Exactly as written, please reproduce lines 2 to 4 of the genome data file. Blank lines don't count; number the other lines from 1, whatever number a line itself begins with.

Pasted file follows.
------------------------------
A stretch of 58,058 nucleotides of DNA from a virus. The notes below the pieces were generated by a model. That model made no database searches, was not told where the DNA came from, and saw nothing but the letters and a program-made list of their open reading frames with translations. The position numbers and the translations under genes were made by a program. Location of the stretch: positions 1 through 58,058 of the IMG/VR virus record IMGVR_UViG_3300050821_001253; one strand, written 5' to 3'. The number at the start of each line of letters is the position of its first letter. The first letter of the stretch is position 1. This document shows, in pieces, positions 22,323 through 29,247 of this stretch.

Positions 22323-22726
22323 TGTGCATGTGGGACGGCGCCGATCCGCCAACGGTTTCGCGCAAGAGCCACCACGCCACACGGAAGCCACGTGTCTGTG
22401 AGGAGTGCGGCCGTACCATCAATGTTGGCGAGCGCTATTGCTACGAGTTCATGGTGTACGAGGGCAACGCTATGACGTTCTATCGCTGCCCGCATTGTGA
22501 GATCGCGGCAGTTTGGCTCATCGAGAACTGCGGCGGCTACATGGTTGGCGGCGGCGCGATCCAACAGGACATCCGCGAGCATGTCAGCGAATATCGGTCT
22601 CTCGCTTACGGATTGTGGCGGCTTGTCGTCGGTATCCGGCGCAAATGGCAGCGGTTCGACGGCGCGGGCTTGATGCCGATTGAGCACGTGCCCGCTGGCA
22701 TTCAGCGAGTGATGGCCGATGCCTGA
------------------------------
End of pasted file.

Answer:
Positions 22323-22726
22323 TGTGCATGTGGGACGGCGCCGATCCGCCAACGGTTTCGCGCAAGAGCCACCACGCCACACGGAAGCCACGTGTCTGTG
22401 AGGAGTGCGGCCGTACCATCAATGTTGGCGAGCGCTATTGCTACGAGTTCATGGTGTACGAGGGCAACGCTATGACGTTCTATCGCTGCCCGCATTGTGA